“I love this movement, but it’s still so young,” said Walter F. Jimenez, a 28-year-old unemployed Kendall resident who has been living at the camp since it opened.
Still, the group has managed to steer clear of the droves of arrests and violent clashes that have marked some of the protests in cities like Chicago, Washington, D.C., and New York. They have since redubbed their tent city “peace city” and at night some occupiers head to a large circular fountain outside the government center to meditate.
There is also no pending threat of being booted from the property. Two of the group’s organizers filed a permit with the county to remain on the property indefinitely. Unless people at the camp are caught breaking the law, Miami-Dade spokeswoman Suzy Trutie said they can remain on the property.
The biggest threat to the camp so far was the inclement weather that had residents weighing down the bottom of their tents with sand bags to keep the wind from blowing them away.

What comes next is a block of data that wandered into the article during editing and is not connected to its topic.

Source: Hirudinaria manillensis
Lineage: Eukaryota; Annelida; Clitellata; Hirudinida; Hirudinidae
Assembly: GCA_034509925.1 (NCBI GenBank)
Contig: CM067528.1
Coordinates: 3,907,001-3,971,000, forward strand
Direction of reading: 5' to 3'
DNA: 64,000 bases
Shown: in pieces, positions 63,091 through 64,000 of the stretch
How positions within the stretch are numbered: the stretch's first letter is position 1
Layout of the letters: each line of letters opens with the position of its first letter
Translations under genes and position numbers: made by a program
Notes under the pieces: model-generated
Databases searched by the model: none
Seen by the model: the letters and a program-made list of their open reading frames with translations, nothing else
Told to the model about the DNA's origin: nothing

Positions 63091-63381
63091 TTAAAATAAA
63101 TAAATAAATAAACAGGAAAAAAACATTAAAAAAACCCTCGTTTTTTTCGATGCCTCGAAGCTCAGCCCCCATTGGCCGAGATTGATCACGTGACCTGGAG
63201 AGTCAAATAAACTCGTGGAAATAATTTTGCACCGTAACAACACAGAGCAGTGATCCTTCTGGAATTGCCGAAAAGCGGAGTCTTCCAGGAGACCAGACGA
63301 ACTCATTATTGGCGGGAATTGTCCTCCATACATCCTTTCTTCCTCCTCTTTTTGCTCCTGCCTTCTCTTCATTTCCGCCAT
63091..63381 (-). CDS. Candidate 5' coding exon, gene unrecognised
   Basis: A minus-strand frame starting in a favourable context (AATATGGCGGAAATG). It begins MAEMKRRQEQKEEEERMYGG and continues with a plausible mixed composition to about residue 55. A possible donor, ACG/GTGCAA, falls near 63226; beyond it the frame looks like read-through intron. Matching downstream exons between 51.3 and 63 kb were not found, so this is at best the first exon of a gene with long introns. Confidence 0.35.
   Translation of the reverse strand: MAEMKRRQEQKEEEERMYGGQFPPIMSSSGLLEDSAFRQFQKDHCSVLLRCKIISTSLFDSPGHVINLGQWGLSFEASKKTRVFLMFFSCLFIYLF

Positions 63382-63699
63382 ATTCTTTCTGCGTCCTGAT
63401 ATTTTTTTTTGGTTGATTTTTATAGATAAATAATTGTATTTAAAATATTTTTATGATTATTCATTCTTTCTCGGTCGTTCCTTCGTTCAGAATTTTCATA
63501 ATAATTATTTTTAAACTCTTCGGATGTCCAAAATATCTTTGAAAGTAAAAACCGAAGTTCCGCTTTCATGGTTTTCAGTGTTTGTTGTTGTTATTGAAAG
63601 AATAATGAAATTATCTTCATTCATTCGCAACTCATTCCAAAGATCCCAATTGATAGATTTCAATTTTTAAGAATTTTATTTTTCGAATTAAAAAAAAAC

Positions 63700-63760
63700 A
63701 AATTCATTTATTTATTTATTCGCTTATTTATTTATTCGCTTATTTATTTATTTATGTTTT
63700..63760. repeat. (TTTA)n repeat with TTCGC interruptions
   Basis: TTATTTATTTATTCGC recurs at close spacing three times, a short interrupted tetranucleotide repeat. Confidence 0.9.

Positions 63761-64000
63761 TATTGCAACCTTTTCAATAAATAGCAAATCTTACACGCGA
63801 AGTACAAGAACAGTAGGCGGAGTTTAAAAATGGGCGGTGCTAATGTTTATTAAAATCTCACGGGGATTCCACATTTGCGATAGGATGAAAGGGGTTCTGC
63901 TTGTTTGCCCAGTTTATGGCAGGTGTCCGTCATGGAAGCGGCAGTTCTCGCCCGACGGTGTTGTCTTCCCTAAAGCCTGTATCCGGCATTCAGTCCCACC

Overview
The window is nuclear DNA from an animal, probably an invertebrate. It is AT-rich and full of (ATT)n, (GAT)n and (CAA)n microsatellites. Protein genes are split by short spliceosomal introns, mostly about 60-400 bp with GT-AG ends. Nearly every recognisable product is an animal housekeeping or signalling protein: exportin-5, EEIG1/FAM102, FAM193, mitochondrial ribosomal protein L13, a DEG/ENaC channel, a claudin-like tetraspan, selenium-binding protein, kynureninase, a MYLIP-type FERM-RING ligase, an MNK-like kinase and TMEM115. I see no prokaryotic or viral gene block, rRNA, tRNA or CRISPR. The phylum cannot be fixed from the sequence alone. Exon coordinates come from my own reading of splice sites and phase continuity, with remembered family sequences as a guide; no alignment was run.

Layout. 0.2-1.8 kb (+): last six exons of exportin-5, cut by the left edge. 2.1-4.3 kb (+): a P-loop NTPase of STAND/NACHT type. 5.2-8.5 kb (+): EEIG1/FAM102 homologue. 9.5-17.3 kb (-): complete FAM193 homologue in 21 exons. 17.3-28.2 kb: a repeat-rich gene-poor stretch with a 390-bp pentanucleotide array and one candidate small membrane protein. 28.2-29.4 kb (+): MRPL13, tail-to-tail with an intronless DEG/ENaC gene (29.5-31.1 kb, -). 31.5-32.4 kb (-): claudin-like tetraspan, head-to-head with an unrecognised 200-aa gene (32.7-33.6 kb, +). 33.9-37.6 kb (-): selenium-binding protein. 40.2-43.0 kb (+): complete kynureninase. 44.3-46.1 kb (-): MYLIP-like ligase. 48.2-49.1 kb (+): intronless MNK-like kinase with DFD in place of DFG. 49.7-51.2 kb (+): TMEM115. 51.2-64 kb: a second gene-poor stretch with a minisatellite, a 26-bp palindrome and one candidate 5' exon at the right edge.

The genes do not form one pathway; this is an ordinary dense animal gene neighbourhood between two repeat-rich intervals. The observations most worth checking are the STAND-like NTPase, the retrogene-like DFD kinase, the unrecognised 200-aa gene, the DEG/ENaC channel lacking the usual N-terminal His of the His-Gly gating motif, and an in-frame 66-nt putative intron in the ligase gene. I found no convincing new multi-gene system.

There’s also the issue of the homeless, who have been in the area long before the Occupy Miami movement arrived, and who now circle the encampment in hopes of getting free food and cigarettes.
Several people in the camp, like Wade, have had their own brushes with being homeless and sleeping on the street and say they don’t mind extending a helping hand to the homeless, but they also grapple with some of the more aggressive street people who attempt to stockpile as much of the occupiers’ food as they can get their hands on.
“What they don’t understand is we’re fighting for them,” Wade said.
There has been talk of bringing a solar-heated portable shower to the area, and renting portable toilets, but until then dwellers have been relying on the bathrooms at the government center, at the library and in surrounding businesses. Most have ducked home to shower after a day or two. A few die-hard campers say they rely solely on baby wipes and rags doused in alcohol to clean themselves up.
“If the rain didn’t keep us away, nothing will,” Wade said cheerfully as she prepared a peanut butter and jelly sandwich for a hungry supporter. “We’re not going anywhere.”